*You can advise them on what backpack to buy. They then buy one that is much too big because they can't imagine getting all their stuff into a diddly 32L or 34L pack.
*You warn them about taking too much stuff. (People NEVER listen to this one - and neither did I the first time!) I colour co-ordinated my outfits and took a little black number for going out in the evenings - which meant a matching pair of shoes - as well as a colourful sarong my sister brought back from Bangkok. Then I couldn't understand HOW my pack grew to weigh over 15kg!

I am often amazed at how different people react to their experience. Those that I've thought would not make it, let alone enjoy it, are often those who fall in love with the camino and those who start off all dreamy-eyed and soulful are the ones who come back confused and resentful because it didn't live up to their expectations.

I tell people to read Joyce Rupp's book "Walk in a Relaxed Manner" because it is a warts-and-all account of the rocky, muddy, dirty trails; grumpy cafe-bar owners; unhygenic ablutions in over-crowded albergues; loud, inconsiderate pilrgrims etc etc etc.

In spite of all that - we go back and do it all over again!
 

omar504

Veteran Member
Camino(s) past & future
2006, 2007, 2008, 2009, 2010, 2011, 2012, 2013, 2014, 2015, 2016,2017,2018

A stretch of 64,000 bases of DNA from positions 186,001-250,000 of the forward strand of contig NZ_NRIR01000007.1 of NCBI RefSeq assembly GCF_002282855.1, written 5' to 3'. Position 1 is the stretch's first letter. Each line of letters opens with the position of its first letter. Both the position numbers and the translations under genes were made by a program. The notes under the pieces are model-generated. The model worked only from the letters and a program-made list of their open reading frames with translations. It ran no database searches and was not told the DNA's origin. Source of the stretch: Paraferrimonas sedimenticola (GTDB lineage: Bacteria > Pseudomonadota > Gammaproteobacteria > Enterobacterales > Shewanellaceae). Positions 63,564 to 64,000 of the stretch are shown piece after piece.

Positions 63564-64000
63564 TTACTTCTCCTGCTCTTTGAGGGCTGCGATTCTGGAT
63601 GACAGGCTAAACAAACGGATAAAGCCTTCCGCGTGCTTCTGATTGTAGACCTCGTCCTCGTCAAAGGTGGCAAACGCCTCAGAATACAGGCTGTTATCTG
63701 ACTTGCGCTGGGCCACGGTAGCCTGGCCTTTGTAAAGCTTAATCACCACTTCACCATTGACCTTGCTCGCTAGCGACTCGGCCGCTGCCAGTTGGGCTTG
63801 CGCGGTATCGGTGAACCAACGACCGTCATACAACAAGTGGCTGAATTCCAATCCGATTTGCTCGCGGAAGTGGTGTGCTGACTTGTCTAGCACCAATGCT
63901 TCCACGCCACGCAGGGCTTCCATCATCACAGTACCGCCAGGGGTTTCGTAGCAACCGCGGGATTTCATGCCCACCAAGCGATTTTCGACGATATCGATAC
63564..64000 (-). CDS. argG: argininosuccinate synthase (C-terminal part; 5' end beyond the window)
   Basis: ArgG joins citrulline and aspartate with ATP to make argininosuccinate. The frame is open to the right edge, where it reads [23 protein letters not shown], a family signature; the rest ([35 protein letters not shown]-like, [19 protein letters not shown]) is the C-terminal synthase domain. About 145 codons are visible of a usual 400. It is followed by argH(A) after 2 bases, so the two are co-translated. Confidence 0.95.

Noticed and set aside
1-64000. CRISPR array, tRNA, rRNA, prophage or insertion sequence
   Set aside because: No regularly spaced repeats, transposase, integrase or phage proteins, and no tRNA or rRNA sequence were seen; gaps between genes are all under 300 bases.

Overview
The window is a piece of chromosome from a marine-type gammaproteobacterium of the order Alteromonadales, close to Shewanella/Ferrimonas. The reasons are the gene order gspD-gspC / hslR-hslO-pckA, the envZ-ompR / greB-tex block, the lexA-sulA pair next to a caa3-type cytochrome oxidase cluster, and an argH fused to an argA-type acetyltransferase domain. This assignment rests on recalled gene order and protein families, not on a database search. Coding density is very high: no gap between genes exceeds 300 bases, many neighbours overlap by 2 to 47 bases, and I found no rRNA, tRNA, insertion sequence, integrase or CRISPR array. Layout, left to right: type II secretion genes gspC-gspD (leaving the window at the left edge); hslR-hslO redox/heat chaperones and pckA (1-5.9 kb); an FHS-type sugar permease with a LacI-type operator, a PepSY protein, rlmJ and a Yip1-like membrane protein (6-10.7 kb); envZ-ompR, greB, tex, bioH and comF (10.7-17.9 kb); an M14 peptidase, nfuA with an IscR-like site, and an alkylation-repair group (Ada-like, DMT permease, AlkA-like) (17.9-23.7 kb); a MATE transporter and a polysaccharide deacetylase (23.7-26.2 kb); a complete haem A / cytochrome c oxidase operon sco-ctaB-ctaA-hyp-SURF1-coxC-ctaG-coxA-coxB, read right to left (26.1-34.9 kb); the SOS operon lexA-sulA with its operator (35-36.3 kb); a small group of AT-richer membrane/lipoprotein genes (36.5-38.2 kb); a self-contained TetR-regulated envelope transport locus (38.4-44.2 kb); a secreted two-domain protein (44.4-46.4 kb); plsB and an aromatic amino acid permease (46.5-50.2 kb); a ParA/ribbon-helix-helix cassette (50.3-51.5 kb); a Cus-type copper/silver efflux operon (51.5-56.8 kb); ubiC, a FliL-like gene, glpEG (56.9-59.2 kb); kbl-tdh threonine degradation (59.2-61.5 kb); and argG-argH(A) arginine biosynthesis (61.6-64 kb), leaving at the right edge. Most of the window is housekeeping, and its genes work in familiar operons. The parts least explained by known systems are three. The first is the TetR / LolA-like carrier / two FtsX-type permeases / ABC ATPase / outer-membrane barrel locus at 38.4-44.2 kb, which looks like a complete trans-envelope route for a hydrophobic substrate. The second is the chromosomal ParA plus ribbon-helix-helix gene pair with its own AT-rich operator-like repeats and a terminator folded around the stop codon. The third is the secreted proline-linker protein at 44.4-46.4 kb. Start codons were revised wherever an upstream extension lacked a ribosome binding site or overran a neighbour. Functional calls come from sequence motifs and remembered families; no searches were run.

I'm sometmes criticised on this forum for being a trifle critical especially about the CF but I echo many of the recent comments that many first timers think they will be floating on some celestial cloud,they overpack,do no training etc. Many of the problems encountered on the CF can be avoided by taking the other routes..but of course they don't listen to that either.
And really, do we need ANOTHER camino book?
 
Camino(s) past & future
CF 2006,08,09,11,12(2),13(2),14,16(2),18(2) Aragones 11,12,VDLP 11,13,Lourdes 12,Malaga 16,Port 06
It is funny, is it not, how many of us seem to return to do it again... BWA HA hahahaha (mad laughter).

I remember saying I would never return to Spain or the Camino again.. then 3 months later (or less) I was planning my next trip! roflmao!

Anyway... if nothing else, the Camino is a learning experience, rich and varied.
 

KiwiNomad06

Veteran Member
Camino(s) past & future
Le Puy-Santiago(2008) Cluny-Conques+prt CF(2012)
Last weekend I met someone who wanted to quiz me about the Camino. I didn't know her very well, and the first question I asked her was "Do you really like walking?" It wasn't my intention, but I seemed to offend her at first with this question. But I think it is an important one. People can have all sorts of 'ideas' about the nobility of the pilgrimage concept. But when the feet actually hit the road, what are going to worry you most are sore feet. No matter how much training you have done, and how well worn in your shoes are, your feet won't be used to walking for hours one day then the next then the next. So even if you get no blisters, the soles of your feet are going to feel very tender. So you have to like walking, and you have to enjoy being in the outdoors etc to get past that shock of tender feet.
If you last the first ten days, it seems that for most of us, the brain then somehow gives the nerves-in-the-feet the message to stop complaining, because this is all just going to continue a bit longer whatever you think, so stop complaining.....
Margaret
 

MichaelB10398

Veteran Member
Camino(s) past & future
Le Puy to Santiago de Compostela, Lourdes to SdC, SJPP to SdC